“The classic flavor combination brings out the sweet, nutty, rich flavor of Dubliner and swirls and tumbles it together with the malty, caramel, bitter flavor of a perfect ping of Irish Stout.”
Yes, it does indeed do all that.
Cows roam freely on emerald pastures allowing for rich milk for cheese (and of course my house butter, Kerrygold). Like all other Kerrygold cheeses, Dubliner is made with summer milk from grass-fed cows, using traditional methods. Aging for at least a year, the cheese develops the elements of a mature Cheddar, the sweet nuttiness of a Swiss and the piquant bite of aged Parmesan. It’s a little cheddary a little smooth–all with a rounded flavor and a bit of sweetness. With a pint of your favorite microbrew or cider it is simply lovely for a plougman’s lunch on a rainy Sunday by the fire.
Age: 12 months
Pairing: Stout (beer)
I was pleasantly surprised by this creamy buffalo milk cheese from Spain. Pere and Imma, the cheese makers, who began making this cheese in 1989 with milk from their own herd at their farmhouse Montbrú in Moià, near Barcelona. Named after their son, Oriol, who has since taken over as cheesemaker. This cheese is young and sweet with a medium texture that crumbles a bit. Formed into small wheels it has a slight covering of blue-gray mold of Roquefort penicillin similar to Garrotxa, a pressed and hard goat cheese from Catalunya. Worth seeking out for its overall uniqueness and taste. Pair with a Saison or a light red or cava.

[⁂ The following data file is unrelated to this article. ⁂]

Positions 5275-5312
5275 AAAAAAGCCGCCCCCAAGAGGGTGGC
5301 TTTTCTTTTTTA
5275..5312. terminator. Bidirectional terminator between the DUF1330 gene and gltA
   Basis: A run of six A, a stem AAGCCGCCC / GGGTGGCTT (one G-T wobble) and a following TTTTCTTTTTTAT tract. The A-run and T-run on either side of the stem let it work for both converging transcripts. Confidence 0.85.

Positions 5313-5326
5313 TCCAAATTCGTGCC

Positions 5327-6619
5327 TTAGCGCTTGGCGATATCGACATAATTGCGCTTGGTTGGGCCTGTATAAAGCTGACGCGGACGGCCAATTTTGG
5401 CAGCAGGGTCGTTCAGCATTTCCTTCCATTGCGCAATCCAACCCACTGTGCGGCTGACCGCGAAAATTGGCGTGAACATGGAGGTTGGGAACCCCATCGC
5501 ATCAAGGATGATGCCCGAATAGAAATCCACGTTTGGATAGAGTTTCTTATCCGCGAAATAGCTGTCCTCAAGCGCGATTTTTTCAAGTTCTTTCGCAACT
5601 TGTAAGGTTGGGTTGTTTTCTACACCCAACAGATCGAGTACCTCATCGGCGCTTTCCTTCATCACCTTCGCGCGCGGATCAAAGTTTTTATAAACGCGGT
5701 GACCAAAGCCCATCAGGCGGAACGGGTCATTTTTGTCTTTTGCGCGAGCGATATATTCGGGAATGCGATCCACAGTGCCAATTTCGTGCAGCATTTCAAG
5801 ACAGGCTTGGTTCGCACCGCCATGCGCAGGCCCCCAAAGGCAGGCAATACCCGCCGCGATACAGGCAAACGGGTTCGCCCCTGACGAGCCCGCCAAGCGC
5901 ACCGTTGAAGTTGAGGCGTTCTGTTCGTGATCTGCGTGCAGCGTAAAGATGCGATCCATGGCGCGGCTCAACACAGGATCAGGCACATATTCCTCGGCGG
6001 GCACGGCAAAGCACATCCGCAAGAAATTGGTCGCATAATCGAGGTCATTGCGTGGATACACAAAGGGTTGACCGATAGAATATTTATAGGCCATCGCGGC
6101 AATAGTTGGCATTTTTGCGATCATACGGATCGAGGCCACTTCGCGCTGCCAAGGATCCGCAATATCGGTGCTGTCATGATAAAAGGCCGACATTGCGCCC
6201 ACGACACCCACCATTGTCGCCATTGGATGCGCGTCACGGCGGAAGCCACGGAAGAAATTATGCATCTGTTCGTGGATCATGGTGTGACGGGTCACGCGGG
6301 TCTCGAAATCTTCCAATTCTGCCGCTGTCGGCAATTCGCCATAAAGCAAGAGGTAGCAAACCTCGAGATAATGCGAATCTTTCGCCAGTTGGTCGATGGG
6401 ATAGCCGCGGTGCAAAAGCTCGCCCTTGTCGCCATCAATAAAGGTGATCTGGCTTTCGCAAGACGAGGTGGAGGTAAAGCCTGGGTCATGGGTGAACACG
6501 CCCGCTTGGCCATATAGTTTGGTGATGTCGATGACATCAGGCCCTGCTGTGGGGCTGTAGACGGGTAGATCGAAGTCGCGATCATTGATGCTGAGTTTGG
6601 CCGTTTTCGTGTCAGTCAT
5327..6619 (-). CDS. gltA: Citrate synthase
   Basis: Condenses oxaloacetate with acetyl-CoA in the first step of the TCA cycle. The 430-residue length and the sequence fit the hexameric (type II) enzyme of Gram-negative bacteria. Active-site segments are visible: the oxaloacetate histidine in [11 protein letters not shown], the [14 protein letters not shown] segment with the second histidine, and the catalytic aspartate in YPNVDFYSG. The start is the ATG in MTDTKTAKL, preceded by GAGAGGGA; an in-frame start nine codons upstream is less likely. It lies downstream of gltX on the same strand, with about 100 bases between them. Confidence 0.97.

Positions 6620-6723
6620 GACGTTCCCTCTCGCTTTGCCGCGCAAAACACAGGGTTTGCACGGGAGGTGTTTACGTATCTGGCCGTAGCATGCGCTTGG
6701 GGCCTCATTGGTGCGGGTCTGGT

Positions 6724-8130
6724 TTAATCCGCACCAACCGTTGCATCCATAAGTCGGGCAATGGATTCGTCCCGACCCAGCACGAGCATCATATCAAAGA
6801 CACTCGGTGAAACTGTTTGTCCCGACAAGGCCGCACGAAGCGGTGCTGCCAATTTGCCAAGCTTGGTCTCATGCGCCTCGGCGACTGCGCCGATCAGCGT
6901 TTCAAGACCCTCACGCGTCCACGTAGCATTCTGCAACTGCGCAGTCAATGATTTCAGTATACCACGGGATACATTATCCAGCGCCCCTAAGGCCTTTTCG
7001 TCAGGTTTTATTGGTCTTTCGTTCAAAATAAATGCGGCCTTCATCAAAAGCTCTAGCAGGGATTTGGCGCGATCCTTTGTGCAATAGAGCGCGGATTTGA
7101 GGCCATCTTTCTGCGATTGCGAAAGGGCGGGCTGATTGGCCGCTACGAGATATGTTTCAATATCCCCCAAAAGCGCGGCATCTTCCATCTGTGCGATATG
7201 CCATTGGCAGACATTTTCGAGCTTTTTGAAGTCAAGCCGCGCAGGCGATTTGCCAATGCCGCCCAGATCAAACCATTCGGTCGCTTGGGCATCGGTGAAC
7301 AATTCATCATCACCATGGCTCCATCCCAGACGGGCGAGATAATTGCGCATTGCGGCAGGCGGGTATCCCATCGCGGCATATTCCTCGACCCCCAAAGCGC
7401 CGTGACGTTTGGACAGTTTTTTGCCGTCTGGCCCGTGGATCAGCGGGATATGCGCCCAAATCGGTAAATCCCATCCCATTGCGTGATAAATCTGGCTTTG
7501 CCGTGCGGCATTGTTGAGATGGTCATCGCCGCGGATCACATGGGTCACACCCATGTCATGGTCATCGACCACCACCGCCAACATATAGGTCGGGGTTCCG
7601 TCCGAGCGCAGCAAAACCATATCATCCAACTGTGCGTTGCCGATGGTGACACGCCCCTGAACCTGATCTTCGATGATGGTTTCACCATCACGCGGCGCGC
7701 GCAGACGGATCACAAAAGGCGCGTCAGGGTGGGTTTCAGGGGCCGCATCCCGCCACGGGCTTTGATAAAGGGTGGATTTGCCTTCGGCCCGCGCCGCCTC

Region/Country: Catalunya/Catalonia | Spain
Milk: Water Buffalo
Pairings: Saison beer, light red wine, sparkling wine such as Spanish Cava
Name: Sir Francis Drake
Milk: Triple-cream, pasteurized cow’s milk
Creamery: Cowgirl Creamery
Origin: Northern California
Today’s slate features a seasonal and somewhat hard to find triple-cream beauty from Cowgirl Creamery, Sir Francis Drake. This cheese a washed-rind is derived from Mt. Tam.
There’s a bit of lore it seems on how this cheese is created. And while all cheese is a happy accident I don’t think this cheese just shows up mistakenly. While I have a few calls to further untangle the mystery, here’s what I’ve come to understand.
While making Mt. Tam, an smooth, elegant triple cream, a culture goes astray. In turn the cheesemaker will then wash the outside in a dessert wine. In researching, friend, cheese lover and former cheese monger over at Grub Report revealed the specifics: its rind is washed in a fortified wine, Beaume de Venise. For the finish, pressed and macerated currants are sprinkled on top. This cheese carries a smooth texture. Also it is not as stinky as a Red Hawk but does have a nice funk. So in short, it’s available only a few times a year, when the culture for Mt. Tam is not cooperating. Get it when you see it.
Oddly, there is not a mention on Cowgirl Creamery’s website and they’ve been making this cheese for about six years it seems. Are we trying to climb to cult status? And to add more allure, it’s only available locally. Also, many cheese mongers around town have told me they keep an active waiting list of folks who want to be notified as soon as it shows up. Now I know why.
Beer Pairing: North Coast Brewing Acme IPA